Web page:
Tinted glass row: Common man fined, BMC bosses go scot-free

Published: Oct 20, 2012, 06:03 IST | Team MiD DAY |

While the police have been taking strict action on 2,500 cars every day for the last week for having protective sun film or tinted glasses, these top bosses in the civic body are roaming the streets freely

It’s an open secret that in this country a man who wields power has got it made in the shade. So, even as the ‘second’ and ‘third class’ people are being compelled by cops to peel off the tint on their car windows — following a Supreme Court directive — and face the full glare of the sun and curious commuters, those who are first among equals continue to drive around in full ‘filmy’ style.

BMC  chief
Sitaram Kunte: BMC chief. Pics/Datta Kumbhar

MiD DAY has photographs to prove that many top babus and netas in the city — including mayor Sunil Prabhu, BMC chief Sitaram Kunte, BEST chairman Ashok Patil, deputy chief fire officer SH Nesarikar — have turned a blind eye to the apex court order that black film of any transparency should not be used on the glasses of four-wheelers. The Central Motor Vehicle Rules (CMVR) 1989 state that the glasses of windscreen and rear windows of vehicles should have a visual light transmission (VLT) of 70 per cent. For side windows, it should be at least 50 per cent.

Sunil Prabhu
Sunil Prabhu: Mayor of Mumbai

On an average, Mumbai traffic police is registering between 1,500 and 3,000 (see box) cases of tinted glasses a day. There are over 600 car window film dealers in the city; the drive by cops has naturally sent their businesses in a downward spiral.

Ashok Patil
Ashok Patil: Chairman of BEST committee

“Instead of putting on the tinted films, motorists are coming to us to get them removed. We are running losses and if this campaign continues, we will be in a desperate situation,” said Chirag Shah, a Kandivali-based film dealer. However, many Mumbaikars are still oblivious to the traffic police’s reason for carrying out this drive. “I would like to know the motives of the cops behind removing the tinted glass. If they are so brave, they should ask the netas to comply first,” said Bhushan Agarwal ??.

SH Nesarikar
SH-Nesarikar: Deputy Chief Fire Officer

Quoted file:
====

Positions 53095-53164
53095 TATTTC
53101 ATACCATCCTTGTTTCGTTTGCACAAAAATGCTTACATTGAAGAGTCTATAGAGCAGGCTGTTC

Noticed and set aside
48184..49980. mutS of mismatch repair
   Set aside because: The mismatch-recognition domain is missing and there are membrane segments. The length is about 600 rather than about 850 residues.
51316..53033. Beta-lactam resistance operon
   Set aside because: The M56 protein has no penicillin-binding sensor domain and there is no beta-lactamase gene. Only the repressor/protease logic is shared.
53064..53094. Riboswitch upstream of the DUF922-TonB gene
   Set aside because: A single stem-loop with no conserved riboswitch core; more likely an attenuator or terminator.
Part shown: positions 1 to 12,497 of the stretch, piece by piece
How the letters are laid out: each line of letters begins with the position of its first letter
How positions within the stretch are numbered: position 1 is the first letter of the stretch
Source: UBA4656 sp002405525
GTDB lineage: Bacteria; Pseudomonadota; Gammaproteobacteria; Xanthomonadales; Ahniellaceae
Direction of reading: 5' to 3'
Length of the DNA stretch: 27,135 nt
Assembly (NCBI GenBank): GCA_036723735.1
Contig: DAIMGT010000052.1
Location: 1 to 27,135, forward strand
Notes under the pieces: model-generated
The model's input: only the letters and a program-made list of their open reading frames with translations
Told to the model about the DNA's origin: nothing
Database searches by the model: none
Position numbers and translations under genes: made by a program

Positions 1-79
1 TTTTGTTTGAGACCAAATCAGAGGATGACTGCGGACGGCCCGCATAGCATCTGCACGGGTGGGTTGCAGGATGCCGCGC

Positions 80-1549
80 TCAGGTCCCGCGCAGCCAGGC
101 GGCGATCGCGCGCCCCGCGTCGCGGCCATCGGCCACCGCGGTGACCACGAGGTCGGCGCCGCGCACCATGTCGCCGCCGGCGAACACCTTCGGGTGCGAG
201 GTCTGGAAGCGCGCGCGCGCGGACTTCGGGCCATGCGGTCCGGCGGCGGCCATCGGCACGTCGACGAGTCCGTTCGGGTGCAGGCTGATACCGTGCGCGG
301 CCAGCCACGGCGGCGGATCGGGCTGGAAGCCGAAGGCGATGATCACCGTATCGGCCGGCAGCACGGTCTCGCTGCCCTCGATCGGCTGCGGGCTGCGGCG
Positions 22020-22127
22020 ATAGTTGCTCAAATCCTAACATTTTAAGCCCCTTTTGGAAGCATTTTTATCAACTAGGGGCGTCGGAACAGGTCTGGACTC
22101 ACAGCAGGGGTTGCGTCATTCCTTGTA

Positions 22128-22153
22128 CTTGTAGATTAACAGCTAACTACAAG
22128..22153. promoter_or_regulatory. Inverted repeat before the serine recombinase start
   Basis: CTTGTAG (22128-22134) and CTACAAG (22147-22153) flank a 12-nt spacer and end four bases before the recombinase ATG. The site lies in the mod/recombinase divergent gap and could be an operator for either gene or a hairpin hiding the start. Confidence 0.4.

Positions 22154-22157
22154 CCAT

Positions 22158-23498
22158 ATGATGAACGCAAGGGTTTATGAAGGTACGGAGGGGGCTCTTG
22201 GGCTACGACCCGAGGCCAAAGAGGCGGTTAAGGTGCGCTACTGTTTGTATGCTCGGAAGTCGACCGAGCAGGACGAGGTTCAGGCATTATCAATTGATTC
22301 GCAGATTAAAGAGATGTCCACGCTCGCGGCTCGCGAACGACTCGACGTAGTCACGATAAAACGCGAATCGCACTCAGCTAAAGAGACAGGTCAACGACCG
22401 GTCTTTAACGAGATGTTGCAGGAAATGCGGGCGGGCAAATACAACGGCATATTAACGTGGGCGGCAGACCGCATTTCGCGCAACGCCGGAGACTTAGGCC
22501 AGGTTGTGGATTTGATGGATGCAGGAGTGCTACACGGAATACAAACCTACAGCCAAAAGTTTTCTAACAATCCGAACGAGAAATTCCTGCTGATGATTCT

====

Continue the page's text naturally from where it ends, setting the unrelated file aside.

Apart from targeting the common man’s car, traffic cops haven’t spared school buses either. If the version of bus owners is to be believed, most of traffic police personnel don’t have are clueless about the nitty-gritty of the rules regarding tinted glass. More than 800 school buses have faced the wrath of cops over the issue in recent days.

Anil Garg, chairman, school bus owners’ association, said, “They (traffic policemen) neither have the necessary checking devices nor the expertise. We have put dark glasses in air-conditioned buses for cooling. Instead of catching the ministers and other VIPs, they are only going after the common people. We staged a protest against the traffic police and will do whatever it takes to prevent this.”

Rajendra Singh Jassal, who owns a garage in Sanatcruz (West) expressed concern that not only will hoards of semi-skilled labourers who produce and fix car window films be rendered jobless, the commerce of numerous importers would be hit too.

Window pain: On an average, Mumbai traffic police is registering between 1,500 and 3,000 cases of tinted glasses a day. Pic/Sameer Markande

“Till two weeks ago, our boys would charge anywhere between Rs 200 and 250 to stick these sun films. Now, they are being paid about the same amount to peel these off. But this can go on for only about a month. Then they will have to look for alternate jobs,” said Jassal.

“Importers have spent lakhs to procure these films from countries like China, Taiwan and US by paying hefty amounts as customs duty and sales tax. Now, it is up to the government to ensure that these people do not suffer losses for such legal imports,” Jassal added.

Kasturilal Khosla, who runs Khosla Motors at Milan Subway – a suburban hub for car accessories –, stated that many of his workers fixing sun films will be left with no choice but to return to their villages once they are out of work. “A ban against dark sun films is one thing and nobody would oppose that as it is a security issue. But transparent films only act as protection from the sun and actually are energy saving devices, which ought to be promoted and not prohibited,” he claimed.

“Supreme Court in Abhishek Goenka case has unambiguously directed that application of films on car glasses are banned. Though the order came in May 2012, it was seldom adhered. Therefore, we had to embark on this drive from October 11. We have penalised over 20,000 drivers and have collected fines amounting to over Rs 10 lakh till now,” said joint commissioner (traffic) Vivek Phansalkar.

When asked if the rule was implacable even for senior government servants and bureaucrats, Phansalkar clarified that the Supreme Court order has made certain exceptions for security categorised people and special reference has been made for those covered under Z and Z plus categories.